Created on Tuesday, 19 August 2008 19:20
Written by Mohammed Omer
Truth and Consequences Under the Israeli Occupation
by Mohammed Omer
I am a Palestinian journalist from Gaza. At the age of 17, I armed myself with a camera and a pen, committed to report accurately on events in Gaza.
I have filed reports as Israeli fighter jets bombed Gaza City.
I have interviewed mothers as they watched their children die in hospitals unequipped to serve them because of Israel's embargo.
I have been recognized for my reporting, even in the United States and United Kingdom, where I have won two international awards.
I have also been beaten and tortured by Israeli soldiers.
Mohammed Omer: A Palestinian journalist's life and work shed light on the violence in Israel's "dual" society
This summer, at age 24, I was honored to learn that I had become the
youngest journalist to receive the Martha Gellhorn Prize for
Journalism, named for the famed American war reporter and awarded to
journalists who counter propaganda with the truth.
Although Israel has
sealed Gaza's 1.5 million Palestinians in what many now call the
world's largest open-air prison, Dutch MP Hans Van Baalen lobbied the
Israeli government to let me leave Gaza to receive my award in person.
Upon my return from London, I was surrounded by Israeli security
I was stripped naked at gunpoint, interrogated, kicked and
beaten for more than four hours. At one point I fainted and then
awakened to fingernails gouging at the flesh beneath my eyes. An
officer crushed my neck beneath his boot and pressed my chest into the
floor. Others took turns kicking and pinching me, laughing all the
while. They dragged me by my feet, sweeping my head through my own
vomit. I lost consciousness. I was told later that they transferred me
to a hospital only when they thought I might die.
Today, I have difficulty breathing. I have abrasions and scratches on
my chest and neck. My hands don't function well; typing is difficult.
My doctor informed me that due to nerve damage from one kick, I may be
unable to father children and will need to have an operation.
Israeli attacks on journalists are not new; nor are they rare. In
April, Reuters cameraman Fadel Shana was killed by fire from an Israeli
tank. He was in a car, clearly marked as press. According to Amnesty
International, "Fadel Shana appears to have been killed deliberately
although he was a civilian taking no part in attacks on Israel's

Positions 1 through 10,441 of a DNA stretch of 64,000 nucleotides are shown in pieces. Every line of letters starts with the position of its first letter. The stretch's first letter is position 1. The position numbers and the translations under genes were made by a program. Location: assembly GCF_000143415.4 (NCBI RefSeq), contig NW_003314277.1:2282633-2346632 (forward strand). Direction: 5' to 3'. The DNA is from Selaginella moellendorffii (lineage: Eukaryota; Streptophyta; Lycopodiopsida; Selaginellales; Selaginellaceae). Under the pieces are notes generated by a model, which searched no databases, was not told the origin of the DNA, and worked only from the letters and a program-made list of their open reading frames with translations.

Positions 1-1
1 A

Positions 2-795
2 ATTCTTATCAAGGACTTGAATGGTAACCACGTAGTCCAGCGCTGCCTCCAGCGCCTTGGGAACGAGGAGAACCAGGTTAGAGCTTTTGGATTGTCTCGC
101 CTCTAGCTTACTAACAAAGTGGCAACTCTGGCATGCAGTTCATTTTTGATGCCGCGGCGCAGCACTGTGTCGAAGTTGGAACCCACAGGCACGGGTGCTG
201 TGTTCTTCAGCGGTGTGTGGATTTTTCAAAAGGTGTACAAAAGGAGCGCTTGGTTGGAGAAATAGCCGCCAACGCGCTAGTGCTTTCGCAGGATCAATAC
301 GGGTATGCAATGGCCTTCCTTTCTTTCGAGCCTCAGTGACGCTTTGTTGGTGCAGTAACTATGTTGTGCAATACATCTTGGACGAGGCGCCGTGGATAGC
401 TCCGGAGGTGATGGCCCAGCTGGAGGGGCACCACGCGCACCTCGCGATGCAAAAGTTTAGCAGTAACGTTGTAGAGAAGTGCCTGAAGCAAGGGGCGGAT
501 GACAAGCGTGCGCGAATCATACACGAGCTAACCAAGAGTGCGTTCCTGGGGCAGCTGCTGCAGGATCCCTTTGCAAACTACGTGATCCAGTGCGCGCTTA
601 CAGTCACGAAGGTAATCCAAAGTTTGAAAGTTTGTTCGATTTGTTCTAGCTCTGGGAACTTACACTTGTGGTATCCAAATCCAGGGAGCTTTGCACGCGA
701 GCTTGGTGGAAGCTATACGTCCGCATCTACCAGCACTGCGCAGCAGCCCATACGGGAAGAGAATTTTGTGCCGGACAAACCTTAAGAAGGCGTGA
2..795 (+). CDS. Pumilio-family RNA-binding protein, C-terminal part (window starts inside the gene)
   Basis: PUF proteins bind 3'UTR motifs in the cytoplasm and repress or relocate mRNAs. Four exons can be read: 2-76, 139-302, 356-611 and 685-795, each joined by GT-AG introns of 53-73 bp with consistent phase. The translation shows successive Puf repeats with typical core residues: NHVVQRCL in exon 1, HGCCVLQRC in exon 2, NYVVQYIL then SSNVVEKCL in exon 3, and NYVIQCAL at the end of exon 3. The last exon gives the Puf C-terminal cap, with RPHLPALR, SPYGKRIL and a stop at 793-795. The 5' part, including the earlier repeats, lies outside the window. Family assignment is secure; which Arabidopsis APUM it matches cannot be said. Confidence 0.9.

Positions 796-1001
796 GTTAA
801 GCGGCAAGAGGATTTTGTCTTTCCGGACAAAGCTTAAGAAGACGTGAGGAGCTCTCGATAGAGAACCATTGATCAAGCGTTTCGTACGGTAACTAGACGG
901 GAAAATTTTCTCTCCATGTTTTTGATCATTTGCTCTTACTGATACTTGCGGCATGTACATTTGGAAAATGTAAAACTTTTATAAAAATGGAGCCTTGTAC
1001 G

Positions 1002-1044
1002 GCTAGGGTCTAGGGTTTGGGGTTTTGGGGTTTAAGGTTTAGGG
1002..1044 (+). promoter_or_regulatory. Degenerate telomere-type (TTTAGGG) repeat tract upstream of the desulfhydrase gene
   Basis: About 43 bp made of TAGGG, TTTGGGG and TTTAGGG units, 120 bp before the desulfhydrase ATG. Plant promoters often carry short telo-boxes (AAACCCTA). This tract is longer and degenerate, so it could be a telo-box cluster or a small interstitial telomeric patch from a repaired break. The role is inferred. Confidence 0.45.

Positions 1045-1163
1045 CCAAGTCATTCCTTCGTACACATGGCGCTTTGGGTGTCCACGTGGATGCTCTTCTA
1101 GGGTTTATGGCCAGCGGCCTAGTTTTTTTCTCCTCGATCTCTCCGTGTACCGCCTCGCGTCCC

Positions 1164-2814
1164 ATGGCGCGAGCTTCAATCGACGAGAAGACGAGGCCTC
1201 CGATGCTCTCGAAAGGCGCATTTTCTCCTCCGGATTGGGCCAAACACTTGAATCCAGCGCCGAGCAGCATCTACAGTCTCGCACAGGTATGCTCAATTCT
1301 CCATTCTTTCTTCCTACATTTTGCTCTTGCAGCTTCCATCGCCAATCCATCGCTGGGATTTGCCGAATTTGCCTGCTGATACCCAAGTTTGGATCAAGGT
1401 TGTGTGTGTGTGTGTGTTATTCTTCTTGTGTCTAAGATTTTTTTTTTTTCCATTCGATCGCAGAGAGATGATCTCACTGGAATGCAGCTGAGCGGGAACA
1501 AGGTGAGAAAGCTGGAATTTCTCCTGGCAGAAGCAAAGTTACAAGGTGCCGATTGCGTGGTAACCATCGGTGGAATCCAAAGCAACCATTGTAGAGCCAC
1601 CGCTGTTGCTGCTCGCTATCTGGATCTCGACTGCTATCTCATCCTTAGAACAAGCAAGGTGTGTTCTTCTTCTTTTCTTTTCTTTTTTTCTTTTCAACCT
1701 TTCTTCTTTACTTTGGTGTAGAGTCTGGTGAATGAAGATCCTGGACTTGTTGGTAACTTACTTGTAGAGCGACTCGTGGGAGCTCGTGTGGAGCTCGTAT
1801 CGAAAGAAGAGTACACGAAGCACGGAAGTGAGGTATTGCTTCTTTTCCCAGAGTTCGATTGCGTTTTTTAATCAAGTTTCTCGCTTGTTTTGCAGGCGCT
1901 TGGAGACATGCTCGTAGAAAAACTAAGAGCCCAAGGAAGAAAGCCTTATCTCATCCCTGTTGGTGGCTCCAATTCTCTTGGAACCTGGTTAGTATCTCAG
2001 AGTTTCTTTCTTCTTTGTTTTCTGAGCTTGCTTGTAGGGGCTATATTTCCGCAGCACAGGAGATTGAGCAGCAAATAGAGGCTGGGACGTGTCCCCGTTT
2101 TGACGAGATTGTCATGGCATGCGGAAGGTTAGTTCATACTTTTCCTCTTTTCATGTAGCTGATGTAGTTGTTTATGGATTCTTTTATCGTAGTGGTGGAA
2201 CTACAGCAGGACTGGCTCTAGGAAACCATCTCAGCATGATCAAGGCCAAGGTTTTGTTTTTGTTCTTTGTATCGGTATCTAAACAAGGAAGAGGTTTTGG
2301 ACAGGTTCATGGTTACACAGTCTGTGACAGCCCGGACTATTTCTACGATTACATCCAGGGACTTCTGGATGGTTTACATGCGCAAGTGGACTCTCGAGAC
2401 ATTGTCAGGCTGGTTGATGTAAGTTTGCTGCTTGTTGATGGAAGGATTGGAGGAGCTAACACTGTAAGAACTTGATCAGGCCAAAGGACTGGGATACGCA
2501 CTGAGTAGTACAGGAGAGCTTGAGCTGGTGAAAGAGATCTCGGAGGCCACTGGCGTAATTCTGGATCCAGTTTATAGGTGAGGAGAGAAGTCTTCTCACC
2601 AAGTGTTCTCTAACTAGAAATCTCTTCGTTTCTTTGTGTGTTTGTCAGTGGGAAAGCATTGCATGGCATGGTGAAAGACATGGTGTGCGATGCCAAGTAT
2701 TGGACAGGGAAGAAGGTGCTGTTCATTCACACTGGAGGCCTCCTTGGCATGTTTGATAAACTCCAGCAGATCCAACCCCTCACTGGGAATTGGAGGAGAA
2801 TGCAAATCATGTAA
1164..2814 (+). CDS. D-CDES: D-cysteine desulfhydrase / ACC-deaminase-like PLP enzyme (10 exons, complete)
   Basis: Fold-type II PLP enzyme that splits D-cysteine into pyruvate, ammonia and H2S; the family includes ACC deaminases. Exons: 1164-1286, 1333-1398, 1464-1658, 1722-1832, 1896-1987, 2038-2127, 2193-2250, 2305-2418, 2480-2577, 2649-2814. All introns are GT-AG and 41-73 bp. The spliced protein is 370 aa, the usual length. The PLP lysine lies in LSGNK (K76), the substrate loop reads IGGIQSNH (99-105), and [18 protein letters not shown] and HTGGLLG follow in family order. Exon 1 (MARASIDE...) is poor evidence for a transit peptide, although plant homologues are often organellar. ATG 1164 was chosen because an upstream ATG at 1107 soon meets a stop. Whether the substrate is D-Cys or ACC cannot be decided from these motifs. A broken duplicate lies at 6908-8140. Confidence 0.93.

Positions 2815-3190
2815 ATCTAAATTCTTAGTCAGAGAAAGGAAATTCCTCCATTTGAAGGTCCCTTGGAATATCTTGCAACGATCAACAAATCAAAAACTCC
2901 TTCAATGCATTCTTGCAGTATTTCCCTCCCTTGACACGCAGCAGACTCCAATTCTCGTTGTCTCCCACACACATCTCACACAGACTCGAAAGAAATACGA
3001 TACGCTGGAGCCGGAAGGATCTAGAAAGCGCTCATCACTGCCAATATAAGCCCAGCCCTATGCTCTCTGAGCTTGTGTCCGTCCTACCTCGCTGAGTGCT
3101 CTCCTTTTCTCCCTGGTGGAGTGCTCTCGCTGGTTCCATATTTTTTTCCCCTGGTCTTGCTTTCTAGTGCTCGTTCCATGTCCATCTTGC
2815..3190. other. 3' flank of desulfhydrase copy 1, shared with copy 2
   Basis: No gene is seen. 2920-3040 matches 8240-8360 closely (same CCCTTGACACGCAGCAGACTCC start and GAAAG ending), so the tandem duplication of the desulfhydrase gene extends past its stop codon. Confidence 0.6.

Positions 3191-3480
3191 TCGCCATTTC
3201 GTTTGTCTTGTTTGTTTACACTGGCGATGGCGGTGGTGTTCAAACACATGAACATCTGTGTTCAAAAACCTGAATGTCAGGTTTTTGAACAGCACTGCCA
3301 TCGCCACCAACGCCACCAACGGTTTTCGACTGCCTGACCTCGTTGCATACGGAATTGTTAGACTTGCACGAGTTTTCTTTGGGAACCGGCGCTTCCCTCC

Reporters Without Borders has condemned the Israeli military's
widespread "abusive behavior" of Palestinian journalists. And the
Committee to Protect Journalists reports that journalists covering
Israeli military actions in the West Bank and Gaza "contend with
perennial abuses at the hands of Israeli forces." In 2007 alone,
Israeli soldiers shot photographers from Agence France-Presse, Al-Ayyam
newspaper and Al-Aqsa TV. The television cameraman, Imad Ghanem, fell
to the ground when wounded. Israeli forces then shot him twice more in
the legs. Both of his legs have been amputated.
Could it be that despite their tanks, fighter planes and nuclear
arsenal, Israel is threatened by our cameras and computers, which give
the world access to images and information about their military
occupation of Palestinians? Indeed, this month a Palestinian girl
filmed an Israeli soldier shooting a blindfolded Palestinian at point
blank range with a rubber bullet. The video aired widely, on CNN, NBC
News and the BBC, among other media outlets.
Although Palestinians face this violence daily, the images and our
stories rarely travel beyond our borders. Israel seems intent on hiding
its oppression of Palestinians under its rule--including its dual
system of laws, one giving civil, political and social rights to
Israelis, and the other denying those rights to Palestinians living
under occupation. This system allows Jewish settlers in the West Bank
to enjoy freedom of movement and access to healthcare and education,
while Palestinian children in Gaza die of curable illnesses because
hospitals have run out of medicine.
Martha Gellhorn brought to light atrocities committed in World War II
and in the Vietnam War. In her tradition, I remain committed to
accurate reporting from Gaza today. For this I may suffer lifelong
consequences. But I hold on to the hope that Americans--as well as
journalists worldwide--will impress upon Israel the need to respect the
rights of reporters. Freedom of speech and a free press are hallmarks
of any democracy. I am proud to call myself a Palestinian and a
journalist. The might of the Israeli military will not silence my pen
or darken my camera lens.